Since H has finite index in CommG(H) the claim is proved. Therefore 0(G) has rank one and hence every cyclic subgroup of 0(G) is normal. Moreover C := {g E G . H n H9 infinite cyclic = H n H9 is commensurable with K. but the proof is quite technical and it is here that we use the assumtion that G is not polycyclic.4(ii) come about because K = H n H9 necessarily has very large normalizer.7). IG : CG(x)l < oo} Proof. If o(G) has rank > 2 then it is straightforward to show that G must be polycyclic.4 are satisfied. We conclude that C n C1 C_ CommG(H). C n C1 is H -finite. This implies that L = K n H9 has finite index in K and L1 = K1 n H9 has finite index in Proof of Claim. but it is also contained in H9. If G does not split over a subgroup commensurable with H then there is a cyclic subgroup K of H such that for all9EG. Corollary 5. K1. (5.8. This means that the set L(G) := {x E G . H. This implies that H9 is H-finite and hence by (iii).154 P. Let G be a PD'-group which is not polycyclic and let H be a rank 2 free abelian subgroup such that e(G. Standard results show that. so both B N C and B N C1 are right invariant under H. Therefore (L. Now the Proposition clearly follows from (5. In particular K is normal and so in this case the Corollary is established. H9) has finite index in G then K and in particular every element of K has centraliser of finite index in G.2. If (H. If there is another one. Hence K9-' and Kg are both H-finite.7) Claim. (details can be found in [18]). There must be at least one infinite cyclic subgroup K of the form H n H9 for some g by Proposition 5. . g belongs to CommG(H). o(G) is a torsion-free abelian normal subgroup. and therefore their union is right invariant under H: (B N (C n C1))H = (B N (C n C1))H. which is not commensurable with K then it is easy to see that all the hypotheses of Proposition 5. Kropholler Now H is contained in N n N1. is non-trivial. in any torsion-free group. First note that K is central in the group (H. Then gK and gK1 are both H-finite. There are two cases to consider. H9) because H is abelian. Let g be an element of c n C1. H) = 2 and such that H has finite index in its commensurator. L1) has finite index in H by (iv). -I K1. gK is H -finite} is equal to the commensurator of K. The conditions in 5.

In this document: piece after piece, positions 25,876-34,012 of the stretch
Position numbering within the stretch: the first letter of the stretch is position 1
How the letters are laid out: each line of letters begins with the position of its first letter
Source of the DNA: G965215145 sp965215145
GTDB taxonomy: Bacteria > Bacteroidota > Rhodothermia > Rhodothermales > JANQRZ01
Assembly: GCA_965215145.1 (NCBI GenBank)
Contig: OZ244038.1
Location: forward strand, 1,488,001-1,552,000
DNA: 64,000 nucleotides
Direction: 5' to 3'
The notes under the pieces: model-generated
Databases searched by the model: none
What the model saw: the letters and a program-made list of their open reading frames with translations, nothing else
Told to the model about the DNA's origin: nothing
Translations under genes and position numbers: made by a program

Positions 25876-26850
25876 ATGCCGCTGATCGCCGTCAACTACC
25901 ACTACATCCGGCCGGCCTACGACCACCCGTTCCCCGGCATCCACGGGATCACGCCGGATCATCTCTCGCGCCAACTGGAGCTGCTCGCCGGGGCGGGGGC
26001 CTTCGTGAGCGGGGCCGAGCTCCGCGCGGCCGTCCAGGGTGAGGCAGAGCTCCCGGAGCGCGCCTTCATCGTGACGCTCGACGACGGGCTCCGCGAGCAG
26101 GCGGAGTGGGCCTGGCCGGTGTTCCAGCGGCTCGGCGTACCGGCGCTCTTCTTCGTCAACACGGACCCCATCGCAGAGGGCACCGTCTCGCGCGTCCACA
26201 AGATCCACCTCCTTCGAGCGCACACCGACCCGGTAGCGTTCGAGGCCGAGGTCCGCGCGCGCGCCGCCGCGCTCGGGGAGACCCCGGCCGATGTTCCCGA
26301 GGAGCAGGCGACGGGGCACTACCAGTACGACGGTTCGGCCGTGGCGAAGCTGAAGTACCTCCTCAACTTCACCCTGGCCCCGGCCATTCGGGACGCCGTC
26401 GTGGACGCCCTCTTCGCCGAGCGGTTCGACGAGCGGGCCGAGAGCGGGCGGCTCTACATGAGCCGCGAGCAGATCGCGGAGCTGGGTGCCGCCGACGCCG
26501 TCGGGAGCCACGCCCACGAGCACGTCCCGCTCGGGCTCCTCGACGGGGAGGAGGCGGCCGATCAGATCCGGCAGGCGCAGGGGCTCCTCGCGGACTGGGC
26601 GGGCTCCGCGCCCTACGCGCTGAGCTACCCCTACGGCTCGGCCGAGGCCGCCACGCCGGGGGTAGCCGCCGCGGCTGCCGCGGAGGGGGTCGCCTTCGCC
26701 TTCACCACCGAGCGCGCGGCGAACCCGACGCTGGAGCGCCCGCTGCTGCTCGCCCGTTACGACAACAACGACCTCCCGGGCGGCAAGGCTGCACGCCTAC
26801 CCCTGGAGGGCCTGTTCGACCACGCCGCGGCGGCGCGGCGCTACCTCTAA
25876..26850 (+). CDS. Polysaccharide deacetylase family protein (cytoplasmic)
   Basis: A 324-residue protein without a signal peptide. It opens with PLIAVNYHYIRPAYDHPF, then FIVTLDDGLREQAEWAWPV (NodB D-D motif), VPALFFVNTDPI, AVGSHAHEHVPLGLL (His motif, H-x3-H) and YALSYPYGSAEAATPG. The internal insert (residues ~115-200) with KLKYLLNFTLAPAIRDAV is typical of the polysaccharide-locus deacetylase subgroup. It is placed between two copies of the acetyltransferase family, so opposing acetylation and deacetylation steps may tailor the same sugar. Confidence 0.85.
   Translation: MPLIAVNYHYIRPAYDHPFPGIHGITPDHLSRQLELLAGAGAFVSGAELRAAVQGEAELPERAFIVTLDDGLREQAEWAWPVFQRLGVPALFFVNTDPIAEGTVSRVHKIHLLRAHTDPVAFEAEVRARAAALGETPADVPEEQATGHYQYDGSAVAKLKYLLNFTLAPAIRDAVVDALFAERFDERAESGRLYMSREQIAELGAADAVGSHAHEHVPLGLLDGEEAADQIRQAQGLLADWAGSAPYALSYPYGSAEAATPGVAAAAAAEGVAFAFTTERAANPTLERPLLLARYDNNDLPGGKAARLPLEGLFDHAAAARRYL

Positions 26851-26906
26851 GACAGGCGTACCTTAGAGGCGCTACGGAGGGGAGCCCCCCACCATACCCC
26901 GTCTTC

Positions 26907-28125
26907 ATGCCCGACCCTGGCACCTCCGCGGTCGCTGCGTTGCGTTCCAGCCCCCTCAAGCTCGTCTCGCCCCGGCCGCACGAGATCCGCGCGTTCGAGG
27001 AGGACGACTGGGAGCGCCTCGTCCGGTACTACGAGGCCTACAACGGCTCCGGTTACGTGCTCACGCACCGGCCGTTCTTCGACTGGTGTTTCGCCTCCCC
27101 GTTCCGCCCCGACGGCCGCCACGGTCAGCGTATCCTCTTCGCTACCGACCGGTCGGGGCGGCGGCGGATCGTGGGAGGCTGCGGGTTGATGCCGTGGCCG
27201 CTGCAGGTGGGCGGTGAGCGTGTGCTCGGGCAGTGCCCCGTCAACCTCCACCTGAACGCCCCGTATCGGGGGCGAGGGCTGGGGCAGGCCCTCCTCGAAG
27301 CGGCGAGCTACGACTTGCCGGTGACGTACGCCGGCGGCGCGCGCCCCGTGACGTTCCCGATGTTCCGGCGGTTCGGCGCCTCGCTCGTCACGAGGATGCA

4 shows that (B N C)N = (B N C). Now HtgL N B is Hfinite and so also is any translate. Let N denote the normalizer of K and suppose that F is a non-empty finite subset of G such that HFN = HFK. that BK = B. it follows that (N fl Hx)K is a metabelian subgroup of G. (see (5. Then HtK is contained in B. and the Proposition shows that the obstruction to a splitting vanishes. The Proof of Theorem 1. and since B is H-almost invariant. H9) has infinite index in G. But then N is metabelian-by-finite.4)(ii). Let K be a cyclic subgroup of H as determined by Corollary 5. Set A := K.4) are relatively easy to check. a contradiction. Thus we have N = N fl x-'HFK = (N fl x-1HF)K. The last assertion now follows easily. Therefore there is a finite subset E of N such that N = (N fl x-1HF)K = (N fl Hx)EK.2. Let C denote the commensurator of K and let N denote the normalizer of K. Let G be a PD'-group and let H be a rank 2 free abelian subgroup such that e(G. Therefore HtgK. But we need to consider some special cases first.The Torus Theorem 155 The second case we have to consider is when (H. Since K9 and K are commensurable we can write HtKg = HtgK9 as a union of finitely many translates of HtgL where L = K fl K. The remaining hypotheses of Proposition (5. H9)/K cannot be cyclic-byfinite it follows that (H. (5. Then xN C HFK and so we have N C_ x-1HFK.9) A fortiori. and since (H. and C := x-'HF. x-'HF = Hxx-'F comprises finitely many cosets of Hx. In this case it must be a group of cohomological dimension 2 and since it has the non-trivial central subgroup K it follows from results of Bieri [1] that (H. Now apply Dedekind's Law in the following form: if A <. H9)/K is free-by-finite. which is a union of finitely many translates. B is C-almost invariant and so also is B1 = B N C. It is now easy to check the hypothesis (5.5)). We are now almost in a position to apply Theorem 5. Hence (B N C)C = (B N C). we have N = (N fl Hx)KE. B are subgroups and C is a subset of some group then B fl CA = (B fl C)A. with C playing the role of H. HtKg N B is H-finite. Since B = BK we must have HtgK C B N C. Now. . Now the first part of the proof of Proposition 5. and since the elements of E normalize K. H9) involves a non-cyclic free subgroup. and also after possible adjustment to B.8. is H-finite. and an intersection N fl Hay is either empty or consists of a single coset of N fl Hx.3. and hence HtC C B N C for all t E B N C. B := N. which contradicts the fact that it has a non-cyclic free subgroup. H) = 2 and such that H has finite index in its commensurator. Since N fl Hx is abelian and normalizes K. Let B = HB be a proper H-almost invariant subset of G. Let t be an element of B N C and let g be an element of C. Choose any element x E F.